First up a bit of real life riding:

Box Hill Roundabout to Cafe (2.8km @ 5%)
https://www.strava.com/segments/1450512

Watts: 237W
Time: 8 min 50 seconds (cadence 81rpm)

boxxxxxxxThis particular effort was in the middle of a stark British winter on a 115km club ride with Woking CC. I was rugged up in a lot of warm clothing and had already climbed Staple Lane followed by Ranmore Road (both Cat 4 climbs) in the Surrey Hills before hitting Box.

I was still pushing hard of course with a small group to get to the top for some steaming hot coffee and home made cake. As you can see from the photo it was a pretty bleak looking day for a ride! Cold, wet, foggy and grimy. Ahhh those romantic hardcore UK winter rides before we all got soft…

Now for the VIRTUAL version:

Zwift Box Hill Real KOM (2.9km @ 5%)
https://www.strava.com/segments/13812242

Watts: 230W
Time: 8 minutes 10 seconds (cadence 79rpm)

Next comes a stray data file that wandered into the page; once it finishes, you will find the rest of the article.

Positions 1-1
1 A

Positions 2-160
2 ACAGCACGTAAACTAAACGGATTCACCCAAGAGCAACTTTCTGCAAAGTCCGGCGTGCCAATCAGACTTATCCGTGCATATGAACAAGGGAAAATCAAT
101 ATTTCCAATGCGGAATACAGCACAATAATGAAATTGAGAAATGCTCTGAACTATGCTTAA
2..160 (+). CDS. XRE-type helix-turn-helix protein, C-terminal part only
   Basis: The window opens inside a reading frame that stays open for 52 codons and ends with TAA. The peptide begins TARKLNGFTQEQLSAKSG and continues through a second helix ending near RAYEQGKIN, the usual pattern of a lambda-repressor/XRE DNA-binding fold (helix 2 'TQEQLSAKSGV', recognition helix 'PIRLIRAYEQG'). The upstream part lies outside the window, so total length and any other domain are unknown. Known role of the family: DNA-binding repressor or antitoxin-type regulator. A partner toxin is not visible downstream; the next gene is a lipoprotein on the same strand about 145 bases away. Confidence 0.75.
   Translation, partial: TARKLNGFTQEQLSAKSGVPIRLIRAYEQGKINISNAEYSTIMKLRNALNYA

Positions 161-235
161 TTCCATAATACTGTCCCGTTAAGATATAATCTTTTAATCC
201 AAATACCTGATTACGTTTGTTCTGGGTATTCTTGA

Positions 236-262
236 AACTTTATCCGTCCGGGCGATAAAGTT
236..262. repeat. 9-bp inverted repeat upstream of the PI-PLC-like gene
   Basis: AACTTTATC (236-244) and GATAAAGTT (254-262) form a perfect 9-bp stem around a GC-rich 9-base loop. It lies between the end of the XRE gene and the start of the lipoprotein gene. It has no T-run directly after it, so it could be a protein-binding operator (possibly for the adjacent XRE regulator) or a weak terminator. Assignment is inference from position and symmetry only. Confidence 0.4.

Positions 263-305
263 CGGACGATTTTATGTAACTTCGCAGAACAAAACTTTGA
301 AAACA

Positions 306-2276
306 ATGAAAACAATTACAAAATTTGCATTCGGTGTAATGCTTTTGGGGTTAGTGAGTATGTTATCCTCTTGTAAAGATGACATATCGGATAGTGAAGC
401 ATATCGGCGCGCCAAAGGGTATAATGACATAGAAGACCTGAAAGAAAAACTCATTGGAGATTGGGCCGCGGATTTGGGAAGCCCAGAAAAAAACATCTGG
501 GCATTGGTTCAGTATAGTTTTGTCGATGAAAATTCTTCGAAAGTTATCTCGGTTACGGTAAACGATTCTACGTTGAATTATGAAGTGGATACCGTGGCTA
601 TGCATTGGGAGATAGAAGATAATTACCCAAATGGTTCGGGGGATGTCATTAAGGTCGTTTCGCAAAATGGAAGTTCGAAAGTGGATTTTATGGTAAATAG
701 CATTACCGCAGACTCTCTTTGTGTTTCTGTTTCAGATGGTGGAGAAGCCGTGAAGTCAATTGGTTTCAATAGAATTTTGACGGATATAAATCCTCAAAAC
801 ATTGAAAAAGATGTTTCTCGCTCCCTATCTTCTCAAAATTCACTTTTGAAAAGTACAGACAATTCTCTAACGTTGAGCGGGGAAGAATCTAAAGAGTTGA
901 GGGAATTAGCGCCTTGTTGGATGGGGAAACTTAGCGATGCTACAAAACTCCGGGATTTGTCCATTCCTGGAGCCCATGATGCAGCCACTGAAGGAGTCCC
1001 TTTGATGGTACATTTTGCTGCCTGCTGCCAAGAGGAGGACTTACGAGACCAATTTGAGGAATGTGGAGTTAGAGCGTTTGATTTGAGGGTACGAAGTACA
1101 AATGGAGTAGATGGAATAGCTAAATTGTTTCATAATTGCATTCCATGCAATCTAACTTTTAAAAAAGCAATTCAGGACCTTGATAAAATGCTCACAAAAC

Ridden as part of a Zwift race where I was trying to stick with a small group of 4-5 other racers at the time, this ascent of the virtual hill was actually a PR for me. My setup is Elite rollers with my PowerTap measuring wattage. I was pushing hard, but pretty gassed after the SUPER HARD start that makes up a Zwift race. I didn’t use any power-ups during the climb.

zwift-london-5

Evaluation of real life vs Zwift life:

With pretty much the same cadence I averaged a 7 watt difference over the two efforts, which is well within an acceptable margin of error for measurement.  As you can see there is a 40 second difference in favour of the Zwift climb for me (the virtual segment is also around 100 metres shorter). This is roughly what I would have expected from the data I have collected and my percieved efforts over both of the segments. On a fair summer’s day (with less clothing, lighter bike, etc) I would knock a chunk off the real Roundabout to Cafe segment – and have done – thus getting closer to my virtual time.